Hookahs have been a popular part of L.A.’s nightlife for a decade. But passing the pipe to patrons at clubs and other venues comes with a host of permit, labor and safety issues.

Blow hopes to change that. The L.A. e-cigarette manufacturer used its liquid vaporization technology to create an e-hookah resembling a traditional water pipe but without any burning coals or nicotine – the kinds of things that would trigger the need for permits or regulation.

“We can’t say anything about it being healthier than tobacco. The FDA won’t let us,” said Fritz Graf, a co-founder of Blow with Anand Gupta. “But it’s definitely safer because you can’t knock over coals and burn someone. You don’t need any permits and increased insurance as well.”

The $800 hookah, sold mostly to nightclubs in Southern California, uses liquids containing just vegetable glycerin instead of nicotine. Different flavorings can be added to the glycerin to give it a distinct taste. The liquid is vaporized and patrons can inhale it like smoke.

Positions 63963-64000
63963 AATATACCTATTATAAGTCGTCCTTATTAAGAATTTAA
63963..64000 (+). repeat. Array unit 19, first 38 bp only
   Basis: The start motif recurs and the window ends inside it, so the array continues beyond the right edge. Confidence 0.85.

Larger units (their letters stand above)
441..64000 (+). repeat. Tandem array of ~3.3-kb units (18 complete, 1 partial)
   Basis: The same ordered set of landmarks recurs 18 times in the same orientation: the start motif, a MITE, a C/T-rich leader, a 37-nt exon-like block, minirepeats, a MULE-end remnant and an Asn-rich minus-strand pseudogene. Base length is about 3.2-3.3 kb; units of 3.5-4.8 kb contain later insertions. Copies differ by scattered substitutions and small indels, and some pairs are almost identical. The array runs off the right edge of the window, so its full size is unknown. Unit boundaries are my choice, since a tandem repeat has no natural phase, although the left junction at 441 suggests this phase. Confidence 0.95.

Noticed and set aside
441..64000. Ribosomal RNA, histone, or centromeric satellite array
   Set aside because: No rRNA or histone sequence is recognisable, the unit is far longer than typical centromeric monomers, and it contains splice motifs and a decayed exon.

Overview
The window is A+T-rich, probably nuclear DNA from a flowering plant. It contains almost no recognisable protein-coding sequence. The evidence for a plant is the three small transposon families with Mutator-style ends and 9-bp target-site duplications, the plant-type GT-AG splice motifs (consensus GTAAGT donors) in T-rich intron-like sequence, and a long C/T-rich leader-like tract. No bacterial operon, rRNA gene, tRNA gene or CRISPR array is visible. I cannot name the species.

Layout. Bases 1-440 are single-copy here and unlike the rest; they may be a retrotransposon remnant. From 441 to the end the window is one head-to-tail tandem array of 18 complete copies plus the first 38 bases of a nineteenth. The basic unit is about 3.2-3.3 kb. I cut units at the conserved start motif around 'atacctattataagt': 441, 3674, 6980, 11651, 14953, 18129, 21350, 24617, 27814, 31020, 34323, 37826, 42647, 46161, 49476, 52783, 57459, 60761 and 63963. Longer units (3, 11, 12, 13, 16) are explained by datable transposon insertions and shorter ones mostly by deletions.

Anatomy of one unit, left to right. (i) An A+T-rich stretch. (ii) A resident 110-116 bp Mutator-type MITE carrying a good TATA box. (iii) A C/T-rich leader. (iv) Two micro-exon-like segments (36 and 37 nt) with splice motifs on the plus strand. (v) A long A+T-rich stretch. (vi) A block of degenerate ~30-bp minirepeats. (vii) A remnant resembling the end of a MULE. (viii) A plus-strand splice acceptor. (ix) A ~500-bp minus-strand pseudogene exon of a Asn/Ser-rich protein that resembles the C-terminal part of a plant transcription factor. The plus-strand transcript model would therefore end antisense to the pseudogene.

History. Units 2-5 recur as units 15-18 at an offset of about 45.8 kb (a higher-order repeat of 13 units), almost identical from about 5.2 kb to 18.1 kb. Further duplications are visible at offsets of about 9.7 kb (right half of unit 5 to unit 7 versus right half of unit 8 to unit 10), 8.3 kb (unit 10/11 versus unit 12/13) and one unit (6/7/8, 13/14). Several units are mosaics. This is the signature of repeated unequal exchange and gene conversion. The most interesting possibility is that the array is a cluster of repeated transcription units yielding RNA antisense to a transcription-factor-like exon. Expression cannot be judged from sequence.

“You don’t get any buzz or anything,” Graf said.

Blow also sells nicotine-infused liquids on its website.

Graf claims that the absence of nicotine will help nightclubs sidestep any bans on e-cig products in public. The Los Angeles City Council is expected to vote soon on a proposal that would regulate nicotine-infused vapor inhalers the same as tobacco, which would effectively prohibit their use in most public places. Some other municipalities have moved to regulate e-cigarettes as well.

“The ban only focuses on nicotine,” Graf said. “We’ve been speaking to our attorneys. At the end of the day, the legislation doesn’t affect us. Some clubs might be nervous, but I haven’t really had anyone bring it up.”

The e-hookah, which runs on two rechargeable batteries, allows for two people to inhale vapors at once. (Host venues provide fresh mouthpieces for each user.)

The e-hookah took a year to develop and is designed to go through the wear and tear of being used in crowded venues. Blow is also marketing a $900 light stand that changes colors to the rhythm of music being played around it for mounting the e-hookah.

“It’s more for high-end-type clubs,” Graf said. “People like hookahs because it is trendy and the products will be able to bring in more people that usually wouldn’t go.”

– Justin Yang

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